Possible benefits of posterior glenoid osteoplasty

When recurrent posterior instability or dislocations interfere with the comfort and security of the shoulder and when these symptoms cannot be controlled by other means a posterior glenoid osteoplasty performed by an experienced shoulder surgeon can usually restore the stability of the joint (see figures 4 and 5).

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Figure 1 -
The concavity of the normal glenoid requires
that the humeral head be lifted out
of the socket in order to translate
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Figure 2 -
Normally the humeral head
must climb out of the depth
of the glenoid to translate across its face

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Figure 3 - When the posterior aspect
of the socket is flat there is
minimal resistance to posterior translation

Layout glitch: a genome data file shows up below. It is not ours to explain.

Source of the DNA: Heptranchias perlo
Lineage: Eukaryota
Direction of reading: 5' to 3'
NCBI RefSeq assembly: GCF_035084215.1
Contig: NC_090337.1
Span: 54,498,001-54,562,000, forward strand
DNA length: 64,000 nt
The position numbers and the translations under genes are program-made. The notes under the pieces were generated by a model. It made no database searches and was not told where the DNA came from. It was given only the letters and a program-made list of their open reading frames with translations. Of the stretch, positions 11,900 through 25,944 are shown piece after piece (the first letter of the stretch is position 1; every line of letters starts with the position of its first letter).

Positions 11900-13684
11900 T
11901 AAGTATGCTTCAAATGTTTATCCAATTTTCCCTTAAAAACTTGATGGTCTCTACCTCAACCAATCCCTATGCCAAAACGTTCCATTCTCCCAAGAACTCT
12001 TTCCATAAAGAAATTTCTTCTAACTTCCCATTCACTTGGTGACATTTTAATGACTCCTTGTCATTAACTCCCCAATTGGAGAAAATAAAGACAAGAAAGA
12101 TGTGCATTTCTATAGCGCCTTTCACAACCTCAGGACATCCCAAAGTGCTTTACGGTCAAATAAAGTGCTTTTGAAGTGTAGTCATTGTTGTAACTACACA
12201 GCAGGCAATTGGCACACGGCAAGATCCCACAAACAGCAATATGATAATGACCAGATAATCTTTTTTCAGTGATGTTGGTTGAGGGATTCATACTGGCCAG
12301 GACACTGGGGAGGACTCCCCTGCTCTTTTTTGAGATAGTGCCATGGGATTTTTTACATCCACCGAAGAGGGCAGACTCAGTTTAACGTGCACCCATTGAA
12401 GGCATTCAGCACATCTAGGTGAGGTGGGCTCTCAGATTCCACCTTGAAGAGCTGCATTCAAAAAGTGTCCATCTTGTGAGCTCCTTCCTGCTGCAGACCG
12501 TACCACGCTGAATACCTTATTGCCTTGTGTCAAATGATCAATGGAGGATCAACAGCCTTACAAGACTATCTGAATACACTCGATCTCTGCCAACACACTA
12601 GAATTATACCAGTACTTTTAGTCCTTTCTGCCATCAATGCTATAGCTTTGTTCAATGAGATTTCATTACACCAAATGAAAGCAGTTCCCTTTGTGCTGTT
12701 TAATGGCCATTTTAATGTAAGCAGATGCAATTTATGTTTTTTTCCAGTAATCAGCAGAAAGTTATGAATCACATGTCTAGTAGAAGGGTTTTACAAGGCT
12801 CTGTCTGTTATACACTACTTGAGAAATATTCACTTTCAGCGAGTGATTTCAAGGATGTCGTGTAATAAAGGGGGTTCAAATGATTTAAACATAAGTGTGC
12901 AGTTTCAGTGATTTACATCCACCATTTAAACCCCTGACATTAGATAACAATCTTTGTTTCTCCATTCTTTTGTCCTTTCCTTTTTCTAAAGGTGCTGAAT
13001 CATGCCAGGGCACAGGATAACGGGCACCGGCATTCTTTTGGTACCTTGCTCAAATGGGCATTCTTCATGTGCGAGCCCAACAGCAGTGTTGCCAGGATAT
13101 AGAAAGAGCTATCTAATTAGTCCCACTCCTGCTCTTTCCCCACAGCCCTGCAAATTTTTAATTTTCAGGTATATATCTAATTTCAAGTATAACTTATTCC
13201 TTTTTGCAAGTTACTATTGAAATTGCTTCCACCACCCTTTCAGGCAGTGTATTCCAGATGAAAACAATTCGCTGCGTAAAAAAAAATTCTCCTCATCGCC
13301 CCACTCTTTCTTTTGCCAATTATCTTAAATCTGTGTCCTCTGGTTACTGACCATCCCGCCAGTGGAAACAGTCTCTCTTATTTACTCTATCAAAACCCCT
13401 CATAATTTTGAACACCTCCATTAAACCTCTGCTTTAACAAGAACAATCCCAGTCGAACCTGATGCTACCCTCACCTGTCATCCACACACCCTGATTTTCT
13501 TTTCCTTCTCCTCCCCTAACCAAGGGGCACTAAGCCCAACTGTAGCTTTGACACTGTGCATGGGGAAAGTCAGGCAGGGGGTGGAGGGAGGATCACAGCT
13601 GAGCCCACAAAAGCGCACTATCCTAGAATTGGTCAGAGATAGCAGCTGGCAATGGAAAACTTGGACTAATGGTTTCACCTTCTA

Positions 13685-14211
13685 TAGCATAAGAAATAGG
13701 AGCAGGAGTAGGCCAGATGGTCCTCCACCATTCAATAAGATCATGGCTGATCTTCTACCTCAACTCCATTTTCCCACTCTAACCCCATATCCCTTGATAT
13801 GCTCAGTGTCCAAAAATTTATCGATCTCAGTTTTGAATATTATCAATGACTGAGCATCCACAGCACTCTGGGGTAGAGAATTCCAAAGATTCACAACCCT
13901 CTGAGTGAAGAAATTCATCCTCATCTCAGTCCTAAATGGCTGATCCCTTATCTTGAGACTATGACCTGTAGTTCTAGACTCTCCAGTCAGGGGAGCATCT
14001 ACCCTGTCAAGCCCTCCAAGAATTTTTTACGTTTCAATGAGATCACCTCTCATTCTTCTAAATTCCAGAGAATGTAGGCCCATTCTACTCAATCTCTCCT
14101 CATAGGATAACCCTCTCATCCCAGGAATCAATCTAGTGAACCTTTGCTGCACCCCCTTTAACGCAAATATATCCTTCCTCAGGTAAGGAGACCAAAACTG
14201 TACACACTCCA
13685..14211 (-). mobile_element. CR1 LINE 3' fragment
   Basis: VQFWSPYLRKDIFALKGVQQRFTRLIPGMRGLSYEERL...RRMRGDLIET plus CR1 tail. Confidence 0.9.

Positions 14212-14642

of the humeral head across the glenoid
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Figure 4 -
The posterior glenoid osteoplasty
restores the posterior glenoid concavity
and the posterior glenoidogram
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Figure 5 - The change in glenoid shape
and glenoidogram from before
to after the surgery is dramatic

Types of surgery recommended

Posterior glenoid osteoplasty can help restore the function and comfort of shoulders that are unstable posteriorly.

The goal of posterior glenoid osteoplasty for recurrent posterior instability is to restore the depth of the back of the shoulder socket or glenoid. This is accomplished through a posterior approach that does not require any muscles or tendons to be detached.

This procedure cannot be accomplished arthroscopically. The incision is made in the normal skin creases around the shoulder leaving a minimal surgical scar (see figure 6).